If you already know the story of Judith, you might find the odd bit of the narrative a bit over-explainy and slow-moving. After all, only one thing really happens in the story, and if you know what it is then you’re kind of sitting around waiting for it to happen so you can go home. That said, the move to the DRC (I’m assuming – all the “interview files” the lawyers are reading out are numbered 21-DRC-75, -76, -77, and so on) means that Leddy has a load of details that he can interest us with. There are descriptions of what they do to women accused of “horizontal collaboration” – something that sounds like it was made-up by Andy Horowitz or Maddy Costa, but more usually the euphemism of choice for sleeping with the enemy (so not *that* different) – recall photos of women hang by French partisans after the overthrow of Vichy France. Across the piece we are reminded time and time again of the way that women are abused in warfare. It’s reminiscent of that line in that Crass song about how war is men’s currency and sex is women’s. At one stage it almost quotes it word for word.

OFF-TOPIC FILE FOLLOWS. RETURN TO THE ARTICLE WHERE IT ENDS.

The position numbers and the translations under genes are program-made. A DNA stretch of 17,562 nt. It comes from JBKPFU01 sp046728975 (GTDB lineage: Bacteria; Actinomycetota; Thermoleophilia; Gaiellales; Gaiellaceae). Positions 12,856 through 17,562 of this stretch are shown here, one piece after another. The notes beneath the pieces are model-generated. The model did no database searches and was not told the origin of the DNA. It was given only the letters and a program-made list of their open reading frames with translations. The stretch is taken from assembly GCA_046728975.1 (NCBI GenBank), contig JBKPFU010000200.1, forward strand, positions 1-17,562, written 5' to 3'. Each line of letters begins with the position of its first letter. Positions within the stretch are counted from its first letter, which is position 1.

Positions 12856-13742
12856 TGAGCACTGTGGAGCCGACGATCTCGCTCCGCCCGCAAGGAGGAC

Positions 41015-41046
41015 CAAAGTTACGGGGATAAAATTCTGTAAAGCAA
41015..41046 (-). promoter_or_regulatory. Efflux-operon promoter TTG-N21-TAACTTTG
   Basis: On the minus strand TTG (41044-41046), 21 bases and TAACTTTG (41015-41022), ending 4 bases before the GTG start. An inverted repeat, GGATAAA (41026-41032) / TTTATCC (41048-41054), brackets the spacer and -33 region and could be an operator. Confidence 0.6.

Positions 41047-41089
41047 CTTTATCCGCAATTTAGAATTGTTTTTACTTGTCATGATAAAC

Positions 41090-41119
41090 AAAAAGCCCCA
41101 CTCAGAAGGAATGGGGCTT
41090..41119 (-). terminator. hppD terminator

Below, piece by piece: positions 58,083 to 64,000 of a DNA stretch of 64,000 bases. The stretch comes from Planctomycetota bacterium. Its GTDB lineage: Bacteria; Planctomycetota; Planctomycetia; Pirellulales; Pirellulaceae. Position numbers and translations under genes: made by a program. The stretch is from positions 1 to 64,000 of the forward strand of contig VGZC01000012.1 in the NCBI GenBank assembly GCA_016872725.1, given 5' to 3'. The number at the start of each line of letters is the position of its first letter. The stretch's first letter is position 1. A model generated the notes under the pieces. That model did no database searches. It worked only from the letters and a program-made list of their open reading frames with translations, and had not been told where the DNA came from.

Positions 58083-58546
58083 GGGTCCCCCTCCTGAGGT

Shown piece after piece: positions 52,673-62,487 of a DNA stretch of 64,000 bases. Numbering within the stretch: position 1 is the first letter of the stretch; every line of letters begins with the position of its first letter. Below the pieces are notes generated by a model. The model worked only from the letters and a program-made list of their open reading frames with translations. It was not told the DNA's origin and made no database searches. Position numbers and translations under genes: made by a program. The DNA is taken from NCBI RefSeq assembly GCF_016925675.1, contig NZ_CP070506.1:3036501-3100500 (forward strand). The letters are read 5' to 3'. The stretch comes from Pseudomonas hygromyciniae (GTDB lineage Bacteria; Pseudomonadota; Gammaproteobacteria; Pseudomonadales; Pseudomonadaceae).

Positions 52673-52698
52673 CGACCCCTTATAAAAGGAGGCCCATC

Despite the nominal location change, I found – blame the news – that I couldn’t put the original source material, or its specific location, out of my head. *Of course* the story from the “Apocrypha” (if I’m going to be Anglo-Protestant about it all, which I might as well be since that’s what I am by birth) doesn’t map onto the present situation *at all*. Or at least, would only do so if one effective decapitation of a general would cause anyone’s war effort to disperse. Still, it’s horrifying to be reminded of even the similarities in territorial dispute between then and now. And rather gives the lie to *anyone’s* “prior claims” to anywhere, really. It’s unfortunate that by moving the conflict zone to the DRC Leddy sort-of equates the middle east 3,000 years ago with present-day DRC, which is, y’know, open to accusations of racism. Interestingly, another recurring thing in the text is one lawyer or another keeps saying “it’s Biblical” (as in “a tragedy of Biblical proportions” or something). I guess it’s partly a broad hint as much as anything (and, technically, it’s not, but nevermind).